The second thing, which caused even greater offence, was his reply to their invitation to visit dockland to see how much work was going on. He said that there was no need for him to go, because only recently he had flown over the docks in a helicopter. Had he gone to dockland and made flesh the word of private enterprise, he would have discovered that a great deal is happening. He would have discovered from companies that are already there or contemplating moving in that nothing can so detract from the work going on as the uncertainty that he has now created.

The uncertainty comes about for two reasons. The first is that the corporation will be created at some future date. The second is that if this new body is to be created it is reasonable to assume that when it comes to power it will want to look again at the strategic plan and perhaps change all the principles on which development is taking place. Dockland has suffered from this before. It has had one abortive plan turned down. It had a plan which was unrealistic and unworkable, and now it has a plan which is actually working. While the Secretary of State may create the illusion of activity by setting up his new body, in reality he will be stopping firms from going to dockland because they will not be sure of their prospects. They will not be sure what the plan involves and they will be uncertain of the benefits offered to them once the new corporation is in operation.

I urge the Under-Secretary to tell the Secretary of State that we ask him, in no spirit of confrontation but in a spirit of sturdy reality, to abandon this dangerous and uncertain scheme and return to the principle which is working so well.

The problems that I have tried to describe will be described by my right hon. and hon. Friends in more detail from time to time. We shall go on reminding the Government of these two intractable problems for London—problems that will remain intractable only as long as present policies are applied. There can be improvements in both areas—in the inner cities and dockland. It is in the Government's power to provide those improvements and we shall continue to call on them to do so, until they realise the wisdom of the points that we make.

The only way in which the Chair can accommodate all those right hon. and hon. Members who wish to speak in this debate is to limit speeches to five minutes. Any speech that exceeds five minutes will thereby diminish the prospects of hon. Members later in the list being called to speak.

1.13 p.m.

It gives me great pleasure to follow the right hon. Member for Birmingham, Sparkbrook (Mr. Hattersley). The only link I have with him is that I, too, have had the privilege of representing the great city of Birmingham.

I join other hon. Members in paying tribute to the two maiden speakers, my hon. Friends the Members for Enfield, North (Mr. Eggar) and for Paddington (Mr. Wheeler). We look forward to many future contributions from them.

It might be helpful to the House and prudent for me to declare a possible interest, in that I am a qualified architect and planner. I should add that my work has not been permitted within the boundaries of London, and, looking around, that seems to be London's loss. Until I had the privilege of coming back to this House I was generally regarded as a non-practising architect, a would-be planner and a has-been politician.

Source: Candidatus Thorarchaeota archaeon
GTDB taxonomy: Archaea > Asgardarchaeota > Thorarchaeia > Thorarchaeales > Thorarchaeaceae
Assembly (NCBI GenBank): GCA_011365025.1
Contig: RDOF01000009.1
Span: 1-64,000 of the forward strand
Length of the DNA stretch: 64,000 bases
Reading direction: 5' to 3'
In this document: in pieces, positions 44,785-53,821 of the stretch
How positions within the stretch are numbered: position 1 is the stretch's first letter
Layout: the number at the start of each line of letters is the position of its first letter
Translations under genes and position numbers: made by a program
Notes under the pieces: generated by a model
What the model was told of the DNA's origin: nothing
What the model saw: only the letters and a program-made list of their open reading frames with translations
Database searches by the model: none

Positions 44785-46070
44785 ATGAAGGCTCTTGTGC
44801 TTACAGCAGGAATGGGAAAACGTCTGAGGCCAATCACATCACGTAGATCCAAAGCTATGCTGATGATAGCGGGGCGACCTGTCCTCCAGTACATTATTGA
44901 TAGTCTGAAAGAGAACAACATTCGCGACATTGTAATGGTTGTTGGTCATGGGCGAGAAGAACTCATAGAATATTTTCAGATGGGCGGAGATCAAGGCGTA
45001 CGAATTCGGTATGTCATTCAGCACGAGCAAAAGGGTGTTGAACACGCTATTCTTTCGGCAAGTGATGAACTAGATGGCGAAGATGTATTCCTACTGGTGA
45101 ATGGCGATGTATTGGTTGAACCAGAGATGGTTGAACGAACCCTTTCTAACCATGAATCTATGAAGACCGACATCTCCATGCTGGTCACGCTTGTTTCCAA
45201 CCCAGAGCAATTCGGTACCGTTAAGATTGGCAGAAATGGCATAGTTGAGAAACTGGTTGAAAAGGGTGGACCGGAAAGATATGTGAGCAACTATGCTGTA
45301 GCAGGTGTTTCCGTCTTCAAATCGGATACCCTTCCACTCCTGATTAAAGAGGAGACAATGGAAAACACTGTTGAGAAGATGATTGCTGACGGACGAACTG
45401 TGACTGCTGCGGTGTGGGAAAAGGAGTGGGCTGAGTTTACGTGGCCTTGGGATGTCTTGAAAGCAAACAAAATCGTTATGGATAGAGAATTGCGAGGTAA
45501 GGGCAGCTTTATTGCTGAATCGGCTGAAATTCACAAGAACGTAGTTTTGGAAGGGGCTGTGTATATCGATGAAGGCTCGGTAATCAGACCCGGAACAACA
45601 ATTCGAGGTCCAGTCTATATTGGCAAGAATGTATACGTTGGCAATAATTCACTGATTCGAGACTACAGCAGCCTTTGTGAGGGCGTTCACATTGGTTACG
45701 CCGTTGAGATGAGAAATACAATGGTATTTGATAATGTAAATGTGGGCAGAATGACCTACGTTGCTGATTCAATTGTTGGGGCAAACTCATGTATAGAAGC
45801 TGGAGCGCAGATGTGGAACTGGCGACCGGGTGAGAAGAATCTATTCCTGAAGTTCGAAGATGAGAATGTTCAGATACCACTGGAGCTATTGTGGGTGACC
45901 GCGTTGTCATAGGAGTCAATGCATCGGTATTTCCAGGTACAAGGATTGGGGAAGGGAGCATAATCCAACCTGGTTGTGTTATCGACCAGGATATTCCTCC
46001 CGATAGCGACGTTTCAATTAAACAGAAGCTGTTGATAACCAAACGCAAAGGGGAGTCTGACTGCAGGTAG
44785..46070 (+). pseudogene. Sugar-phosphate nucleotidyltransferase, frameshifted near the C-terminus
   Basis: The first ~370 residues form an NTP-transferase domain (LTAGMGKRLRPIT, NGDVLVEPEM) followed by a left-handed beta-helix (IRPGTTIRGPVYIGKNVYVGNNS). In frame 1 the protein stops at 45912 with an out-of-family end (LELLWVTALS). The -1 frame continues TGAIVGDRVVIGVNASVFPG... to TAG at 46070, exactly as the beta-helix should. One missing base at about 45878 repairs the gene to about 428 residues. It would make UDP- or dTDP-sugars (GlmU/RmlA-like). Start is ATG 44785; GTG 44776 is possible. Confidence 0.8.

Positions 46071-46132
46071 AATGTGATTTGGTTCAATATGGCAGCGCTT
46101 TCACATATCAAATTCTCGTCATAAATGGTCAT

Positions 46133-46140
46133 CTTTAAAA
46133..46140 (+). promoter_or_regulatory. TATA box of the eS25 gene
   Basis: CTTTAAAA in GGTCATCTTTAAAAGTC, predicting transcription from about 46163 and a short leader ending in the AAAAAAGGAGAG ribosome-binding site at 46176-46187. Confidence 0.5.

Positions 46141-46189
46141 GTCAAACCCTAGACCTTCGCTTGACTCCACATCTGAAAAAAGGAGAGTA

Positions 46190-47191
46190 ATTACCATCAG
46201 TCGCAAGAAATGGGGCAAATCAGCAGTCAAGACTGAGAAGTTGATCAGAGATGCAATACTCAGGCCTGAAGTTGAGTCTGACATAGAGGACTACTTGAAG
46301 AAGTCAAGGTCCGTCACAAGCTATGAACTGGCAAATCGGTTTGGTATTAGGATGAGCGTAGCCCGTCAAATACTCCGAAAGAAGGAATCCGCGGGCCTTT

I disagree entirely with the right hon. Member for Sparkbrook about London's docklands. I should like to put the other point of view. Vast tracts of this eight and a half square miles in the heart of our city have been allowed to lie wasting and derelict for too many years. Of course I pay tribute to the work of the Docklands joint committee, ably led by its chairman, Sir Hugh Wilson, but its failing is that it has no executive powers. This has resulted in inter-borough squabbling, and if the five boroughs have not been disagreeing among themselves they have been disagreeing with the GLC. There is a case now for a corporation to be set up—an urban development corporation along the lines of the new town corporations—with executive powers in order to get things done. In that context I do not agree that this is a blatant lack of democracy, and I am sure that it would be successful. In fact, I would like to see this UDC concept extended into other inner city areas. That is my personal view.

I believe that the lack of development in inner city areas, particularly in London's dockland, has little to do with lack of public finance and Government grants. It has nearly everything to do with bad planning policies. Here I echo the point made by the hon. Member for Hackney, South and Shoreditch (Mr. Brown), who referred to the deliberate policies of successive Governments of decanting industry and population into other areas of Britain. It also has a lot to do with excessive bureaucracy and a tremendous amount to do with local authorities and public utilities clinging on to land which they have no intention of developing in the near future, and which, as a result, becomes even more derelict. Also, much of the problem is a result of too little encouragement for private development and investment.

I wish to make four quick points on this aspect. First, if we are to regenerate these areas successfully, we need what I would call partnership between the public authority and private development. Secondly, we must ensure that land which is not needed by public utilities for their own development is disposed of at market prices and not at marked-up, hoped-for values. Thirdly, there is a need to cut red tape and simplify and speed up many procedures, not least the building regulations, which get more complex and comprehensive all the time, resulting in incomprehensibility, confusion and ambiguity. I believe, also, that many planning procedures can be tightened up.